Moreover, all indicators point to 2009 being even worse. On Tuesday, TUIK announced that the rate of capacity utilisation decreased from 83.1 percent in October 2007 to 76.7 percent in October of this year, a much larger drop than expected.
Many commentators are now saying the recession in 2009 may be deeper than expected and last throughout the year. This means that production may contract to quasi-depression levels. Given the accumulated vulnerabilities of the economy, the possibility of a full-fledged depression cannot be ruled out.
Business circles, even those close to the ruling Justice and Development Party (AKP), have issued statements emphasising the seriousness of the situation and calling for a rescue package.
The chairman of the Istanbul Chamber of Industry (ISO), Tanil Kucuk, published a statement immediately after TUIK's announcement, writing, "If measures to combat the financial crisis are not put into action soon, the coming months will only bring more grim consequences." Kucuk also warned, "After a certain point, no rescue package will be useful."
At a conference in Samsun the same day, the president of the Turkish Union of Chambers and Commodity Exchanges (TOBB), Rifat Hisarciklioglu, said, "No one in the world knows when this turmoil will reach an end. We are now right in the middle of it and now is the time to be more cautious." Hisarciklioglu asked the government to support "an entrepreneurial spirit" and "pay more attention to the current-account deficit."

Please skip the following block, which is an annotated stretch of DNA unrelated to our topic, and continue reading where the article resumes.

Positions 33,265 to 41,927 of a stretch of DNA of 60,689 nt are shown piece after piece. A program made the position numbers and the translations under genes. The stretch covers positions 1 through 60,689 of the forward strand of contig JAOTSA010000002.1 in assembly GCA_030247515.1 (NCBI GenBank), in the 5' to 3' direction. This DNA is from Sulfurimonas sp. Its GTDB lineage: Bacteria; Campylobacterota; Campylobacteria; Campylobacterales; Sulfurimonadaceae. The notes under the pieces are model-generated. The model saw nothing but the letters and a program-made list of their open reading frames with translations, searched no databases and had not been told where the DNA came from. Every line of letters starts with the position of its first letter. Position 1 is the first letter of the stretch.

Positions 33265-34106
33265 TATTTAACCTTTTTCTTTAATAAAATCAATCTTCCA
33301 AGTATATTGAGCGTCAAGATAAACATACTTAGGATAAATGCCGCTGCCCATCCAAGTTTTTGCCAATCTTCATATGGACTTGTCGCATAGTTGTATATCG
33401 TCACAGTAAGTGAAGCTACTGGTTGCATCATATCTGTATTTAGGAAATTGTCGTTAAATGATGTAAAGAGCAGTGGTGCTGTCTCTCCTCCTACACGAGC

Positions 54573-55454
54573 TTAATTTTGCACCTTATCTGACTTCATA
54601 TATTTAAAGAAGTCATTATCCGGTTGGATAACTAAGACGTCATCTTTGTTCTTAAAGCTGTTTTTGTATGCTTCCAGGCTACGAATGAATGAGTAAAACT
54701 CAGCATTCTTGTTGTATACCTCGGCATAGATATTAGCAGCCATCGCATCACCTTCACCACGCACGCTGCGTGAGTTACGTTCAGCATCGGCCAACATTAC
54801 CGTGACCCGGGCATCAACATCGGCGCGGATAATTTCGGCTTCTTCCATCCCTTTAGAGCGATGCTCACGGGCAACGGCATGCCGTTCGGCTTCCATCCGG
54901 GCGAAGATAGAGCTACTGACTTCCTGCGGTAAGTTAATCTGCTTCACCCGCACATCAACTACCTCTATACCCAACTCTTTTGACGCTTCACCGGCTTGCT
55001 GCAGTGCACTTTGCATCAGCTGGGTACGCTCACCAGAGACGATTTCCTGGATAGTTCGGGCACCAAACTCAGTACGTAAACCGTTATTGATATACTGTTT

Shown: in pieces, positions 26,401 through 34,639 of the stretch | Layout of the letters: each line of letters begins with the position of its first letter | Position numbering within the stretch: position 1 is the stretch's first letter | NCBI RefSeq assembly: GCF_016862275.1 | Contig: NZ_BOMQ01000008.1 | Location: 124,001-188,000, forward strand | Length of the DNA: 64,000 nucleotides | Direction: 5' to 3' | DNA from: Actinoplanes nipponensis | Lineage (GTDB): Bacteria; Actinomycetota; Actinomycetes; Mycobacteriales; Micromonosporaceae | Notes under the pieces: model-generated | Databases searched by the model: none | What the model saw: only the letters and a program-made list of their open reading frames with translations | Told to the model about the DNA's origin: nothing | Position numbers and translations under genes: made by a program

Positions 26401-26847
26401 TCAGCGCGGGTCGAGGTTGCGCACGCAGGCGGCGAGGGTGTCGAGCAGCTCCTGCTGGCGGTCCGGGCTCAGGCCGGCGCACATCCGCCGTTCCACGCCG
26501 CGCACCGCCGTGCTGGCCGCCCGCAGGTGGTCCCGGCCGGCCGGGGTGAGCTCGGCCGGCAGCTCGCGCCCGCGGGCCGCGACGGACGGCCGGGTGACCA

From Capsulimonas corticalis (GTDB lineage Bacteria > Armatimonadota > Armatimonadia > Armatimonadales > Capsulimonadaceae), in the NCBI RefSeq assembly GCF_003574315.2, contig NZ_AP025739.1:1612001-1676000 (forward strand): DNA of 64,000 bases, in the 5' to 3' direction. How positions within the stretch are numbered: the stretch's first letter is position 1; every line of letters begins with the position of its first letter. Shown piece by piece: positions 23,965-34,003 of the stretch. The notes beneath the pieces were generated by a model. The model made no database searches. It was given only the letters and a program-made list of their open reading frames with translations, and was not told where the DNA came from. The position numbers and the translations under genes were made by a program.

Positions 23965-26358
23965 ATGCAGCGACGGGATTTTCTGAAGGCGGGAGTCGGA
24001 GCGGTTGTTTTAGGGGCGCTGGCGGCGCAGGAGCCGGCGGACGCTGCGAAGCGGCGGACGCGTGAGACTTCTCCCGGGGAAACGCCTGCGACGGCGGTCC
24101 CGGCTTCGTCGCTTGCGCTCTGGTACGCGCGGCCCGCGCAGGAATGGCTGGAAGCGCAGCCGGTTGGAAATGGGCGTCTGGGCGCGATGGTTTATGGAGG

The chairperson of the Turkish Industrialists' and Businessmen's Association (TUSIAD), Arzuhan Dogan Yalcindag, repeated her call for signing a new stand-by agreement with the IMF: "Turkey should make a new agreement with the International Monetary Fund (IMF) and receive new loans. Such an agreement won't hurt Turkey's honour."
A new agreement with the IMF will mean harsher attacks on the working class—including stricter austerity measures, the expansion of "flexible" and insecure working practices and a further repression of real wages.
The ruling AKP has no objections to such measures. Its major concern is the coming local elections in March 2009. A staff team from the IMF, led by Lorenzo Giorgianni, held discussions with the Turkish authorities and representatives of Turkish big business in Ankara and Istanbul October 16-29 in the context of post-programme monitoring. At the conclusion of the mission, Giorgianni made a statement asking the government to "implement stricter control of local government finances," which will bind the hand of the AKP on the eve of the elections.
A weak result for the AKP in the local elections will play into the hands of the party's Kemalist opponents who have lost a substantial amount of ground against the Islamists and are looking for a settling of scores. This is why Prime Minister Tayyip Erdogan of the AKP has been speaking against an IMF agreement. "Shall we sit down at the table and sign a deal with the IMF immediately?" he asked. "We make deals only if our interests are satisfied. If they try to push us into a deal, saying, ‘Now's our chance, let's throttle Turkey,' then, forgive us, but we will not be involved in such a business."